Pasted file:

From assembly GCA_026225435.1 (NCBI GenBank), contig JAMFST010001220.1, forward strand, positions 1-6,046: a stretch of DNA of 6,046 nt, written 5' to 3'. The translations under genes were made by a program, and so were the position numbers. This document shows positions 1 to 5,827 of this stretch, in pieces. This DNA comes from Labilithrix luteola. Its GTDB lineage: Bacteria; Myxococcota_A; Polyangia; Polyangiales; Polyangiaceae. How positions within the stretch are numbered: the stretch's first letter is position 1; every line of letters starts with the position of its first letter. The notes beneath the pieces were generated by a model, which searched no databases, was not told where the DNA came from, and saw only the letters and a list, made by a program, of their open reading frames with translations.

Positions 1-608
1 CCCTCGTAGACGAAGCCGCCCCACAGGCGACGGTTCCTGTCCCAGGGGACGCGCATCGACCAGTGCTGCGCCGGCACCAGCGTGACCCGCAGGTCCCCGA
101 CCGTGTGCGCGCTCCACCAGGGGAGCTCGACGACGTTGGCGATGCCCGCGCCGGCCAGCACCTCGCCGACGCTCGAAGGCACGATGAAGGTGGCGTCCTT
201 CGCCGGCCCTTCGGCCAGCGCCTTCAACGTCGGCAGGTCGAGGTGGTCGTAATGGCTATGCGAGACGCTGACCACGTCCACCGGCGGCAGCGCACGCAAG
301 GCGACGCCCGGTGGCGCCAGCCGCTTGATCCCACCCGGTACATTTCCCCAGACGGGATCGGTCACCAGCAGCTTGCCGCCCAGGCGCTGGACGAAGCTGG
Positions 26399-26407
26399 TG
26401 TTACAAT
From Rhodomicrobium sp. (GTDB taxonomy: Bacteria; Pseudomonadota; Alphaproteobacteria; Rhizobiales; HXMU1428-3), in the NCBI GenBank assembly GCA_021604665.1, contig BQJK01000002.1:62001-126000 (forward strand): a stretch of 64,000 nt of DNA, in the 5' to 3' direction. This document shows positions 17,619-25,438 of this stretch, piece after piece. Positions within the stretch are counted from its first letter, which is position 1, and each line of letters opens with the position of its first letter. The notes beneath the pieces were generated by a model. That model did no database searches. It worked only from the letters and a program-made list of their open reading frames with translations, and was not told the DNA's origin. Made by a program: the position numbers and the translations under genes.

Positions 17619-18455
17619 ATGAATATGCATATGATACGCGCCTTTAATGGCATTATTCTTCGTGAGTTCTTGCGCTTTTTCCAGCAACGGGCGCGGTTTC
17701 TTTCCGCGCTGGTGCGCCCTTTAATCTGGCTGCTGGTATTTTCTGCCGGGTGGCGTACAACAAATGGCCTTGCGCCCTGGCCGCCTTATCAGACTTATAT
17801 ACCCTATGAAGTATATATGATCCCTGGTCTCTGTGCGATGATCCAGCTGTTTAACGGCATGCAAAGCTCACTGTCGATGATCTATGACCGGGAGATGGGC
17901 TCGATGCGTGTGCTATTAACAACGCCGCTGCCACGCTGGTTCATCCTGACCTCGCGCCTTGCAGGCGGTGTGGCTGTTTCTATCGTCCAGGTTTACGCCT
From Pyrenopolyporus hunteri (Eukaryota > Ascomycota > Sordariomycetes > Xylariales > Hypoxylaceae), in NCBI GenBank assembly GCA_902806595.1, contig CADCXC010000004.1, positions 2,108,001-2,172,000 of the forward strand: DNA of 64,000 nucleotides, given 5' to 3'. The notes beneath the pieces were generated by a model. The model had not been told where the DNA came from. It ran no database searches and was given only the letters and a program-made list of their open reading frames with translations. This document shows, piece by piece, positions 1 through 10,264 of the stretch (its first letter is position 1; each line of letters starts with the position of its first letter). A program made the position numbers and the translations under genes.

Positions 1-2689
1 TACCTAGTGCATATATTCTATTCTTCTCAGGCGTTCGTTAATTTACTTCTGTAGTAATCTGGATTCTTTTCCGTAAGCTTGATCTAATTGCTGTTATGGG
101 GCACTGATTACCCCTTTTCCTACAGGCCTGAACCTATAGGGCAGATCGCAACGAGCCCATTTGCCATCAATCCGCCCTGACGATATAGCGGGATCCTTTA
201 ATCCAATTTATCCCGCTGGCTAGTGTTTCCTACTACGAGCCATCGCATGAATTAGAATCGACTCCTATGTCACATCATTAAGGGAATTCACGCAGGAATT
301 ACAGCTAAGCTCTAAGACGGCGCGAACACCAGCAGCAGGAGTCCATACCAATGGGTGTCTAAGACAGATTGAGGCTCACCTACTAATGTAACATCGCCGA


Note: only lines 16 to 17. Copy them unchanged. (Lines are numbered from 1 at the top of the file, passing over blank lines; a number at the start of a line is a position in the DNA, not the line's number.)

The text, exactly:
From Pyrenopolyporus hunteri (Eukaryota > Ascomycota > Sordariomycetes > Xylariales > Hypoxylaceae), in NCBI GenBank assembly GCA_902806595.1, contig CADCXC010000004.1, positions 2,108,001-2,172,000 of the forward strand: DNA of 64,000 nucleotides, given 5' to 3'. The notes beneath the pieces were generated by a model. The model had not been told where the DNA came from. It ran no database searches and was given only the letters and a program-made list of their open reading frames with translations. This document shows, piece by piece, positions 1 through 10,264 of the stretch (its first letter is position 1; each line of letters starts with the position of its first letter). A program made the position numbers and the translations under genes.

Positions 1-2689